Blog Post #5


I've been back for a few days from my trip to Japan, and I have a few things on my mind.

Travel bug is real, but not in the traditional way, I would say. I do want to go to more places and see the world, but I want to be different in the way I see the world and go to these places.

Cultural differences in culture shock were stark, but I mostly searched for similarities with the people I met. How the world differs is interesting, yes, but how it is the same is just as interesting.

I visited many of the places people told me I HAD to go to. Ate the things I HAD to eat. They were right in many aspects. Those places gave me a quiet reverie. I enjoyed them, especially the food. Good lord, the food...

Anyways, I felt like it was more about checking off a list. Like the suggestions were tasks that needed to be completed, and that I had to see them in order to fill the time and say that I had a good trip because I did all of the things. The reality, at least for me, is I enjoyed experiencing things with people much more than I did by myself. 

I know this isn't much of a realization, but now I know for future traveling how to better experience the world. Finding others in search of experiences and bringing them along would heighten everything, at least for myself.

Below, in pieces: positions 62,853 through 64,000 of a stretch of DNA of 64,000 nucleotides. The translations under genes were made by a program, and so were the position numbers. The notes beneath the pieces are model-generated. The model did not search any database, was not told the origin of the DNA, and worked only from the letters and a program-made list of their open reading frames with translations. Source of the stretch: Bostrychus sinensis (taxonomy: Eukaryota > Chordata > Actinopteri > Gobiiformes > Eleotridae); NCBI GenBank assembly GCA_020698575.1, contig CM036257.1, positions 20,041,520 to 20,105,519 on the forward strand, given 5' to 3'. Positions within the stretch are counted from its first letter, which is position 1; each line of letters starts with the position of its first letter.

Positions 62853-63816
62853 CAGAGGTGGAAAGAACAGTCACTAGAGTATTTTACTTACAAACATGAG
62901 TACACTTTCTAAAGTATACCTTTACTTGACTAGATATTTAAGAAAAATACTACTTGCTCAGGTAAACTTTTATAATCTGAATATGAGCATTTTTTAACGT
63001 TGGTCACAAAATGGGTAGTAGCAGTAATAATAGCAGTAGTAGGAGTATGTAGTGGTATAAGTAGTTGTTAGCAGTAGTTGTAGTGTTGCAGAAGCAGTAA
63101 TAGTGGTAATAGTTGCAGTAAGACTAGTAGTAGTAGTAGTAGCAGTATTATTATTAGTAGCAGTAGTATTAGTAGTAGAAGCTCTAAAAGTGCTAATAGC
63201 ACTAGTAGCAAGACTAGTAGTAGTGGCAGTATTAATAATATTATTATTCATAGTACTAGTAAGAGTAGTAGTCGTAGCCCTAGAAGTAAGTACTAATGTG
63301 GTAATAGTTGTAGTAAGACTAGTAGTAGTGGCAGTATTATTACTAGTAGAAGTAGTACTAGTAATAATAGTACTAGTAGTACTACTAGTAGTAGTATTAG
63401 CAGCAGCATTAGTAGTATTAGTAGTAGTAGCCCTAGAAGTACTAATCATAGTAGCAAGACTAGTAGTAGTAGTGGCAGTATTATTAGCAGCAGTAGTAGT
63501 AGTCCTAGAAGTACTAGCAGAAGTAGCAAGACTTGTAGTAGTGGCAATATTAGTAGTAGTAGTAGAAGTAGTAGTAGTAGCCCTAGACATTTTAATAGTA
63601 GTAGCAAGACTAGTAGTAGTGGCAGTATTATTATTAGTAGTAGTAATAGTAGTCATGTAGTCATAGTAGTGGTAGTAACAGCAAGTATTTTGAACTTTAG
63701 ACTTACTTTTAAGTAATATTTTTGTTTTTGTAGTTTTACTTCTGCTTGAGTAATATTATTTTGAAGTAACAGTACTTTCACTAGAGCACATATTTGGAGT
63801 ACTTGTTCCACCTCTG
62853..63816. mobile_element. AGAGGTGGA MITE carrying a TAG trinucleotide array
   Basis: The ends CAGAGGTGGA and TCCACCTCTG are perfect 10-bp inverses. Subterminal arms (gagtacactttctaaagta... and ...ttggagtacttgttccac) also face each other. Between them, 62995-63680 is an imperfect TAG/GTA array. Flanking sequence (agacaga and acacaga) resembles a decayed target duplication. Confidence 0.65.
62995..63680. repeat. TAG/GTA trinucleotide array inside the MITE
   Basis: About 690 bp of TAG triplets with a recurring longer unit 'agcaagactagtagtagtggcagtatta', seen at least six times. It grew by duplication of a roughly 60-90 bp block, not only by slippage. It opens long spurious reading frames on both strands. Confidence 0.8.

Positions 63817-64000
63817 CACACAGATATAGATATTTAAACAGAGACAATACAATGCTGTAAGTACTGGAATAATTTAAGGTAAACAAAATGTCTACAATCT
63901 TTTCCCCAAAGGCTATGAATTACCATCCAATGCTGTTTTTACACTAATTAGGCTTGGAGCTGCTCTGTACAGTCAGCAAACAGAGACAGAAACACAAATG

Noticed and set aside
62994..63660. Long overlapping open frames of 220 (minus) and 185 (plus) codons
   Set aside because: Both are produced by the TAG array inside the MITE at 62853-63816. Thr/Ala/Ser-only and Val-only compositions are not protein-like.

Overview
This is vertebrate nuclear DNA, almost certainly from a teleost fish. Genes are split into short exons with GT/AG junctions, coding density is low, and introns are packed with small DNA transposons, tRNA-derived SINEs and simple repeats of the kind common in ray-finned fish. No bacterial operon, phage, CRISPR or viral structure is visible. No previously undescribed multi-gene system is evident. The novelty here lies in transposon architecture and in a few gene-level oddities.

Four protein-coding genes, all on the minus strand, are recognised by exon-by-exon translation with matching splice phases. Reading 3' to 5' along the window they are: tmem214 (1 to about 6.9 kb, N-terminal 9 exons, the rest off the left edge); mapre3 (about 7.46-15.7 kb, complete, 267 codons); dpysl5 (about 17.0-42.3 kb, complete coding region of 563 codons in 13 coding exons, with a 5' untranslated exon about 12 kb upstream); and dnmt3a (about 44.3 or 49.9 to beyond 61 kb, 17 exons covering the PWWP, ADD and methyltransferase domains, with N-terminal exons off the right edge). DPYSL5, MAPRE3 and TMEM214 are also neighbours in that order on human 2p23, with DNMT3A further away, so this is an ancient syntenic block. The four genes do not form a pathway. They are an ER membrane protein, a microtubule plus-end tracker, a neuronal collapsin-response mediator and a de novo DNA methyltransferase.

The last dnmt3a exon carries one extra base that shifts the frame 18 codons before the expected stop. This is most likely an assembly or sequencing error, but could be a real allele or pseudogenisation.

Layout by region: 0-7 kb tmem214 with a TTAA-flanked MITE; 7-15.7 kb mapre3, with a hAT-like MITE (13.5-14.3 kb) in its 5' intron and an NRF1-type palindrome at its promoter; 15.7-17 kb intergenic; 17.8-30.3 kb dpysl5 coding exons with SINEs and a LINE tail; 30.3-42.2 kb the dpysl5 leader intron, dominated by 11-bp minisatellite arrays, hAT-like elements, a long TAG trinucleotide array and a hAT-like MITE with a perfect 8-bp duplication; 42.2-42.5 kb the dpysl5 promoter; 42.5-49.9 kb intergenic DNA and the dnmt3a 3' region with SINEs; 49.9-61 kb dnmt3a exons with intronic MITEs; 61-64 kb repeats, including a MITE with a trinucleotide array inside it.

There were moments when I was alone that I truly enjoyed being in the moment. Little snippets that I couldn't enjoy with someone else there. Exploring places and things that maybe others wouldn't enjoy, or quiet frustrations I worked out on my own and moved on. I am more than a reflection of those around me, and I can seek these moments out when I need them.

Yet it was when I was surrounded by people and experiencing the culture in those intimate moments that I truly enjoyed myself. I guess this trip really taught me that I enjoy people.


As for Japan, it is a place I'd hope everyone would take the time to experience at least once. The country is beautiful and safe, and commands a quiet respect and reverence we could all learn from.

If you, dear reader, should ever endeavor to go, here is my best advice:

Pack light. You will be walking everywhere. Invest in good walking shoes and a good backpack. Doing your laundry in the hostels and hotels are cheap.

Learn some conversational Japanese. You don't have to be fluent to travel to most of the larger tourist areas, but communication is key for any real interaction with people and I found myself at a loss whenever we were out and about and my brother and his friends were speaking to the locals, as English is not common.

Don't worry about doing everything that people are telling you that you HAVE to do. Find things you will enjoy and take the time to enjoy them. Japan has something for everyone.

Be quiet on the trains. Don't be those loud travelers that people quietly judge. 

Be careful in the most populace places. "Catchers" will try to pull you into their establishments, and are very personable. Don't have a horror story to bring home. Be safe. That was the only real "issue" that I ran into, and that's saying something for a place of that size.

And last, but certainly not least, find good people to travel with. There is much to do for the introvert, but travel is safer and more enjoyable when there is safety is numbers and accountability. 

Japan was incredible, and I already miss it. I'll endeavor to go back soon, but maybe after a few trips to other places. I miss the food so much. Yakiniku, we will meet again.

Here's to more travels,